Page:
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Introduction

Neck, shoulder and back pain is relatively common among photographers and has a negative impact on their physical and psychological health. Neck, shoulder and back pain is relatively mild musculoskeletal condition, but in recent years it has become a major health problem and has imposed a heavy burden on the person and community [2,3]. The World Health Organization (WHO) has ranked neck, shoulder and other musculoskeletal diseases as the 4th and 10th health problems, respectively, for years lived with disability [1].

 A typical photographer’s posture is with upper body forward, shoulders rolled in, and neck bent forward with chin extended. Work-related musculoskeletal disorders (WMSDs) result from the workplace risk factors and are well known by the terms such as cumulative trauma disorders and repetitive strains injuries[2]

Musculoskeletal disorders are the injuries that affect the human body’s movement or musculoskeletal system (muscle, tendon, ligament, nerve, discs, blood vessel). Neck, shoulder and back pain is relatively mild musculoskeletal condition, but in recent years it has become a major health problem and has imposed a heavy burden on the person and community[3]. Body posture refers to the position of a person’s body in space, the alignment of body parts in relationship to one another and to the environment at one point in time and is influenced by each of the body’s joints[4]. Habitual postural patterns are associated with musculoskeletal pain, and improving a maladaptive posture requires postural awareness to lead to clinical improvements[4,5].Postural control refers to building up posture against gravity and to ensuring that balance is maintained. It enables postural stabilization during voluntary movements and recovery of balance after disturbance. Postural control also constructs a reference frame for proprioception, i.e., the perception of joint angles and muscle tensions, of movement, balance and posture[6]. When less attention is paid to the physical damage caused by holding a certain position over time causes holding injuries technically called excessive positioning injuries7. Swelling and heat in joints, physical stiffness and discomfort, headaches, jaw pain, and chronic neck or low back pain are all signs of excessive positioning injuries. The findings of a study showed that camera usage increased the risk of developing musculoskeletal disorders[7,8,9]. Such an increase is mediated by ergonomic factors such as standing for prolonged periods, adoption of inadequate or uncomfortable postures, hiking miles for perfect photo, performing certain angles for photograph, carrying heavy lens luggage on the back and psychosocial factors. Standing for more than half a day in an awkward position increases the likelihood of having musculoskeletal problems[10]. This study is done to assess the prevalence of shoulder, neck, and back pain among photographers and to investigate the relationship between this pain and its risk factors using Work-related musculoskeletal disorders (WMSDs) and rapid upper limb assessment (RULA).

Methodology

Prior collecting the data, permission was received from Institutional Ethics committee from the Krishna Institute of Medical Sciences “deemed to be university" to collect data. Participants were informed and the participation was voluntary. Participants were selected by simple random sampling method according to inclusion criteria and exclusion criteria.   Ninety photographers working in and around local area were taken for this study with full consent. The selected photographers were working in the profession with more than one year experience, either freelancers or professional photographers. A professional photographer is typically part of a company or agency and works full-time either have their own photo studio, On the other hand, a freelancer takes on jobs on a contract basis as opposed to being an employee for a company.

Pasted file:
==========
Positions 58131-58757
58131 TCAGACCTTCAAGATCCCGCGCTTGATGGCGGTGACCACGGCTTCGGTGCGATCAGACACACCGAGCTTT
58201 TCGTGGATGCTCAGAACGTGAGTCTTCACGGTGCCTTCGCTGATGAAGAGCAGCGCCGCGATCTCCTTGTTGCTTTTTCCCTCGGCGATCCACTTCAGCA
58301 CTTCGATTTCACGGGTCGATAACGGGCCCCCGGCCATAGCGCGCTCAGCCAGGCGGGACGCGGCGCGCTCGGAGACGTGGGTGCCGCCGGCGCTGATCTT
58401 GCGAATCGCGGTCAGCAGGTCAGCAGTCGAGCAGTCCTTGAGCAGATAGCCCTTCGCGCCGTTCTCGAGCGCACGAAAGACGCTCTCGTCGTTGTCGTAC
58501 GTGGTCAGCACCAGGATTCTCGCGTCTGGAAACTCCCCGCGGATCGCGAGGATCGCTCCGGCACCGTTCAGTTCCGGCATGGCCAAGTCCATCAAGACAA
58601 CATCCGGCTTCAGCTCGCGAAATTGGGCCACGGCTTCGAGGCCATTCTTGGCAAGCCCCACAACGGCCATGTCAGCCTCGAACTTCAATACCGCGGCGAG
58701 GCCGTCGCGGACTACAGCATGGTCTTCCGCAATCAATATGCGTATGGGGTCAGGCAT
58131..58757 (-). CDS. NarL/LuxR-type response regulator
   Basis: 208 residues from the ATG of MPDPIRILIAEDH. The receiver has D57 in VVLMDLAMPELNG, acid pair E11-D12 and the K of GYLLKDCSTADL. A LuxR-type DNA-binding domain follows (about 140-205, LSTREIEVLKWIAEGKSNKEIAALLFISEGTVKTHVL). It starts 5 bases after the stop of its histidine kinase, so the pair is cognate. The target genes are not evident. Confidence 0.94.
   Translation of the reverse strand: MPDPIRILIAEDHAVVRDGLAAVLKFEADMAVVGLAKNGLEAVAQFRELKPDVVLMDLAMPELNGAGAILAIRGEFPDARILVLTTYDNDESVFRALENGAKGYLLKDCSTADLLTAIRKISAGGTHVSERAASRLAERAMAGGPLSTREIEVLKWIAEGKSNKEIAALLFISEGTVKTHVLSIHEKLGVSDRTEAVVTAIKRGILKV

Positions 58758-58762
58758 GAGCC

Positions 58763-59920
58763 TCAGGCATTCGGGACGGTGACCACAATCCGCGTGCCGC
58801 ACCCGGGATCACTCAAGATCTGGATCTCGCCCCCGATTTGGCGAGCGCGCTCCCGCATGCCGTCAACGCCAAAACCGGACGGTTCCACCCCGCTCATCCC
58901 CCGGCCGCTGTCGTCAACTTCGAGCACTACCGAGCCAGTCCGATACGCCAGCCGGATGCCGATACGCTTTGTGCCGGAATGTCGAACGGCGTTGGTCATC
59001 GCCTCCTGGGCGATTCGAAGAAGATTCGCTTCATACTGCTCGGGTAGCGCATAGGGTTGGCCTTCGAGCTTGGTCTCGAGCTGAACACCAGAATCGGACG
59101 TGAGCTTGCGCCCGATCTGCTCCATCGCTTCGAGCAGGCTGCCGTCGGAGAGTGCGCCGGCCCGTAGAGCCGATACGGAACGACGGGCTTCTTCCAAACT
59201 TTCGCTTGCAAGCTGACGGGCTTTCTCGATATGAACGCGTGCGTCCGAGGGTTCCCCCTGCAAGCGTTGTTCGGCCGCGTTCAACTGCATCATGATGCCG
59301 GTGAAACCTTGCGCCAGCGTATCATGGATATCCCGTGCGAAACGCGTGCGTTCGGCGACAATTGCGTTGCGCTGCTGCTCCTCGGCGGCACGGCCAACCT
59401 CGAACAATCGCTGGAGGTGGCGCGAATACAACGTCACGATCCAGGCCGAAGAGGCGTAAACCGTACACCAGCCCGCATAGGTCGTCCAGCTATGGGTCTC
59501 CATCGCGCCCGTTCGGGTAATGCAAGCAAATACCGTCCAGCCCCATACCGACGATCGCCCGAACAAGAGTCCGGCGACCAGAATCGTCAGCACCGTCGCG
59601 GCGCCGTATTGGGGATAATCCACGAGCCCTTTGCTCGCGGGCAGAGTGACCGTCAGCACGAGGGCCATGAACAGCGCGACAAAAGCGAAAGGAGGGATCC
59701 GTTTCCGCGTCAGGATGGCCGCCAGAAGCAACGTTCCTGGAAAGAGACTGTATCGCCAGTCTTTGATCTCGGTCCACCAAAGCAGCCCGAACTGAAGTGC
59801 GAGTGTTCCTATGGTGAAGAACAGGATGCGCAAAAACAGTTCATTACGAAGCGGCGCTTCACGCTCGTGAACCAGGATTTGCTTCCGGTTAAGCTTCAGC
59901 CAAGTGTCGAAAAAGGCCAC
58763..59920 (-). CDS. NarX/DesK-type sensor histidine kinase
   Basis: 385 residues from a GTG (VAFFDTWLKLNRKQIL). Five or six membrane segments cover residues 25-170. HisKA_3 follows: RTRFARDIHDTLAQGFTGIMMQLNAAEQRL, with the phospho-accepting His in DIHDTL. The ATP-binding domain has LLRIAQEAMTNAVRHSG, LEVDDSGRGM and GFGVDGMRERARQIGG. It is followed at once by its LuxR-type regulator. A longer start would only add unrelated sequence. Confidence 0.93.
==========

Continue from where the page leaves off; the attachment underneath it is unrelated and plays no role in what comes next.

All the participants were males in the age between 20– 60 years. The 90 participants divided into 2 groups with 45 participants in each group.

Group A: 45 freelance photographers

Group B: 45 professional photographers

The procedure and purpose of the study was explained to the participants. Assessment was carried out by using RULA (rapid upper limb assessment)  .The Rapid Upper Limb Assessment (RULA) method has been developed in 2004 by Dr. Lynn McAtamney and Professor E. Nigel Corlett, ergonomists from the University of Nottingham in England . RULA is a postural targeting method for estimating the risks of work-related upper limb disorders. A RULA assessment gives a quick and systematic assessment of the postural risks to a worker. The analysis can be conducted before and after an intervention to demonstrate that the intervention has worked to lower the risk of injury. They were asked to perform their task in their working posture. Using RULA assessment, scores were given according to their respective posture during work. Work-related musculoskeletal disorder questionnaire (WMSDs) . Using the scores obtained from RULA assessment and musculoskeletal disorder questionnaire a comparative statistical analysis, interpretation was obtained.

RESULT

The prevalence of neck and shoulder pain is slightly higher in photographers. The causes of the pain are repeated strain and awkward working postures, excessive positioning injuries and other musculoskeletal conditions. In this study the professional photographers (57%) showed more neck and shoulder pain than freelance photographer (35%).

TABLE 1:

RULA score obtained from working posture

Sr.

No

Type of photographer

Age group

Total no. of participants

RULA score

>2

RULA score

<=2

1

professional photographers